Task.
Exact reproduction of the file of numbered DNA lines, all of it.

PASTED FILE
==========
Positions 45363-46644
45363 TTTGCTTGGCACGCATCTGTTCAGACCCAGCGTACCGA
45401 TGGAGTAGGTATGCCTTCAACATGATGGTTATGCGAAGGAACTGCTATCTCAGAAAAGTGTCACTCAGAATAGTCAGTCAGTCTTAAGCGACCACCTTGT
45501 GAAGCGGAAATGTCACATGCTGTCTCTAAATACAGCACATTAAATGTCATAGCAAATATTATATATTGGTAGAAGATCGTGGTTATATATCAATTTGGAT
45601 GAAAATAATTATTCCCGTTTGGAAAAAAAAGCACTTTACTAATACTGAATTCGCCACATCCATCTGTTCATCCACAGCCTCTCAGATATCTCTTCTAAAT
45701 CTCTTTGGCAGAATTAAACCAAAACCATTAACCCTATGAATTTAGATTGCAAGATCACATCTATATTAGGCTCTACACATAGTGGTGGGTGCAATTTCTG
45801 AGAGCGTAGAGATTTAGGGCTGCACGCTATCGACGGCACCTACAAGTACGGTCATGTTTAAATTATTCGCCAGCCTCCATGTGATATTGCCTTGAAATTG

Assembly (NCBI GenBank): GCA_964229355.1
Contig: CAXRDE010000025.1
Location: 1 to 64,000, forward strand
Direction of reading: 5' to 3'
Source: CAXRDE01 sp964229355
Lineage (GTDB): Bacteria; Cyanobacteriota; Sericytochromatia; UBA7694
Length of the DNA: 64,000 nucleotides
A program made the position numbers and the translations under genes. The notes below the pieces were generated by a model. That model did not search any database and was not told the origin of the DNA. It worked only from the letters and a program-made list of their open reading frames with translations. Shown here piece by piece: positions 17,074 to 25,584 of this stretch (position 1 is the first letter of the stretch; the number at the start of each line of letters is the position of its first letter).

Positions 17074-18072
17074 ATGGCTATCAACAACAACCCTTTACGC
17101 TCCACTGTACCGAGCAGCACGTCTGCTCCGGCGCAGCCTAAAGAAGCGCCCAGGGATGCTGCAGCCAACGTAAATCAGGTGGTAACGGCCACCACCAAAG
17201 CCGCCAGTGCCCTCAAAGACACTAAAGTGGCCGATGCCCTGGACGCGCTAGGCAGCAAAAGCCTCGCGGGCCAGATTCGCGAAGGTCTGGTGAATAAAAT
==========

Positions 45363-46644
45363 TTTGCTTGGCACGCATCTGTTCAGACCCAGCGTACCGA
45401 TGGAGTAGGTATGCCTTCAACATGATGGTTATGCGAAGGAACTGCTATCTCAGAAAAGTGTCACTCAGAATAGTCAGTCAGTCTTAAGCGACCACCTTGT
45501 GAAGCGGAAATGTCACATGCTGTCTCTAAATACAGCACATTAAATGTCATAGCAAATATTATATATTGGTAGAAGATCGTGGTTATATATCAATTTGGAT
45601 GAAAATAATTATTCCCGTTTGGAAAAAAAAGCACTTTACTAATACTGAATTCGCCACATCCATCTGTTCATCCACAGCCTCTCAGATATCTCTTCTAAAT
45701 CTCTTTGGCAGAATTAAACCAAAACCATTAACCCTATGAATTTAGATTGCAAGATCACATCTATATTAGGCTCTACACATAGTGGTGGGTGCAATTTCTG
45801 AGAGCGTAGAGATTTAGGGCTGCACGCTATCGACGGCACCTACAAGTACGGTCATGTTTAAATTATTCGCCAGCCTCCATGTGATATTGCCTTGAAATTG

Assembly (NCBI GenBank): GCA_964229355.1
Contig: CAXRDE010000025.1
Location: 1 to 64,000, forward strand
Direction of reading: 5' to 3'
Source: CAXRDE01 sp964229355
Lineage (GTDB): Bacteria; Cyanobacteriota; Sericytochromatia; UBA7694
Length of the DNA: 64,000 nucleotides
A program made the position numbers and the translations under genes. The notes below the pieces were generated by a model. That model did not search any database and was not told the origin of the DNA. It worked only from the letters and a program-made list of their open reading frames with translations. Shown here piece by piece: positions 17,074 to 25,584 of this stretch (position 1 is the first letter of the stretch; the number at the start of each line of letters is the position of its first letter).

Positions 17074-18072
17074 ATGGCTATCAACAACAACCCTTTACGC
17101 TCCACTGTACCGAGCAGCACGTCTGCTCCGGCGCAGCCTAAAGAAGCGCCCAGGGATGCTGCAGCCAACGTAAATCAGGTGGTAACGGCCACCACCAAAG
17201 CCGCCAGTGCCCTCAAAGACACTAAAGTGGCCGATGCCCTGGACGCGCTAGGCAGCAAAAGCCTCGCGGGCCAGATTCGCGAAGGTCTGGTGAATAAAAT